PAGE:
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Please use this identifier to cite or link to this item: http://arks.princeton.edu/ark:/88435/dsp010r967604n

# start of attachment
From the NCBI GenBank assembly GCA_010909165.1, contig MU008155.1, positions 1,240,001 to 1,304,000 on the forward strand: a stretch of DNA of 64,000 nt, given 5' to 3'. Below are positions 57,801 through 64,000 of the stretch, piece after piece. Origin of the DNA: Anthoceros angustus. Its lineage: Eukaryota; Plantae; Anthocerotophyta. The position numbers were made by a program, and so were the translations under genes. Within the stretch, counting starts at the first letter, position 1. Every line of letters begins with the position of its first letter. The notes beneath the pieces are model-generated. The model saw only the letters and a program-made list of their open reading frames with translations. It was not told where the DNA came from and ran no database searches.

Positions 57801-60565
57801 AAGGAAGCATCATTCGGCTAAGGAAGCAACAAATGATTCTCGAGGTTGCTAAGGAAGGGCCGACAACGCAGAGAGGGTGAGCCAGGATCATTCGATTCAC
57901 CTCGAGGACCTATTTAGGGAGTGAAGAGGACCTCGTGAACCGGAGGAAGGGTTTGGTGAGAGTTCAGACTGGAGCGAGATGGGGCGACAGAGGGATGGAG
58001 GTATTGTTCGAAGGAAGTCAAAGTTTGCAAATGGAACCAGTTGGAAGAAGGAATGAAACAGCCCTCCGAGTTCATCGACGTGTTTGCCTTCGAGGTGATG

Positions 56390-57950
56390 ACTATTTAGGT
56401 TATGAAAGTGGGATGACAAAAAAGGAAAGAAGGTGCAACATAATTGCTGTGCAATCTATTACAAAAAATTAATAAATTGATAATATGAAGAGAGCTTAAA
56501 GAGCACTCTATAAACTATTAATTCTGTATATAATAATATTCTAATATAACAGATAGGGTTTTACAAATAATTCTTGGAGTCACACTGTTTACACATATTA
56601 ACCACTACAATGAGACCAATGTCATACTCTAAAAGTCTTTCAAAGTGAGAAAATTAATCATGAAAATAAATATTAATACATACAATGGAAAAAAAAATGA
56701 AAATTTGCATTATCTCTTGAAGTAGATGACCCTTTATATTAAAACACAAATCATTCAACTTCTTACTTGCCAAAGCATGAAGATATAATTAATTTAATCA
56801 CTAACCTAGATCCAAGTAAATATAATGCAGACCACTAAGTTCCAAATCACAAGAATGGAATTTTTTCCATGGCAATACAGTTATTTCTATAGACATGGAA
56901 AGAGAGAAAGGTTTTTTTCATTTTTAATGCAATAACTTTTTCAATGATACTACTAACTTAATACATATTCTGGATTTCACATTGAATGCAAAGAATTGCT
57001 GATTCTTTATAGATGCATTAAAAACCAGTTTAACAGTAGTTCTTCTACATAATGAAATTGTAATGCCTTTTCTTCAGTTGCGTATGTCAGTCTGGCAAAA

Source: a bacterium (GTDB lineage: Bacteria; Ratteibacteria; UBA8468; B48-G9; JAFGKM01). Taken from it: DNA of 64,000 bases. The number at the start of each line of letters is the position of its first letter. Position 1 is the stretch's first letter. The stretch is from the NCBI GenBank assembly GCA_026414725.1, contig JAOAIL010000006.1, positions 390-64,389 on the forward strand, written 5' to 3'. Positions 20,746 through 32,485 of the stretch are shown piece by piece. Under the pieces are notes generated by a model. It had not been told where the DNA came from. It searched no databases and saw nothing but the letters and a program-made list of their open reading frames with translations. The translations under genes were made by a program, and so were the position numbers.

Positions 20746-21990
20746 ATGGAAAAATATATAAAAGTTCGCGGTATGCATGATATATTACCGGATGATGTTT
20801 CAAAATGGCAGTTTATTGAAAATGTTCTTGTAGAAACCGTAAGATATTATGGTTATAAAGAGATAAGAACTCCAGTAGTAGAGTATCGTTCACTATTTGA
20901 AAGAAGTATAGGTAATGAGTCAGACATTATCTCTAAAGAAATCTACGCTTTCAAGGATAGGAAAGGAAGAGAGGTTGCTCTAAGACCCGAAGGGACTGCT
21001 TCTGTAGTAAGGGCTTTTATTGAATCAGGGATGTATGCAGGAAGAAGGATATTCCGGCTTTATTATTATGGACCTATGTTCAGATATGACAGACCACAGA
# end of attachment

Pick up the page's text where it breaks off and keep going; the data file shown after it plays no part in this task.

Title: All work and no pay? Effects of reward structures on perceptions of social mobility in the United States Authors: Bearns Tablante, Courtney Advisors: Fiske, Susan T Contributors: Psychology Department Keywords: EffortPersonal controlProtestant Work EthicRewardSocial classSocial mobility Subjects: Psychology Issue Date: 2015 Publisher: Princeton, NJ : Princeton University Abstract: Perceptions of social mobility and the belief that hard work leads to rewards have been linked with a number of individual differences, such as ideology, education, and socioeconomic status. However, as individuals often generalize their own experiences to perceptions of others, lived experiences are likely to also play an important role in shaping beliefs about social mobility. I test this theory in an online game paradigm adapted from previous research on scarcity (Shah, Mullainathan, & Shafir, 2012). In four studies, participants played a "Family Feud-style" quiz game in which points were awarded for correct answers. Participants could choose to answer from three to fifty-seven questions, and those who accumulated the most points were entered into a raffle for \$50. In one condition, effort was increasingly rewarded by a scaling reward system in which each question was worth more points than the previous. I find that participants whose perseverance is rewarded in this way generally feel more personal control and perceive higher social mobility in the U.S. compared to participants whose potential points were held constant across questions, or determined randomly for each question. However, the statistical significance of this pattern was inconsistent across studies. This set of studies provides preliminary evidence that perceptions of social mobility can be shaped by even brief experiences in the context of an experiment; further research will clarify this effect. URI: http://arks.princeton.edu/ark:/88435/dsp010r967604n Alternate format: The Mudd Manuscript Library retains one bound copy of each dissertation. Search for these copies in the library's main catalog Type of Material: Academic dissertations (Ph.D.) Language: en Appears in Collections: Psychology

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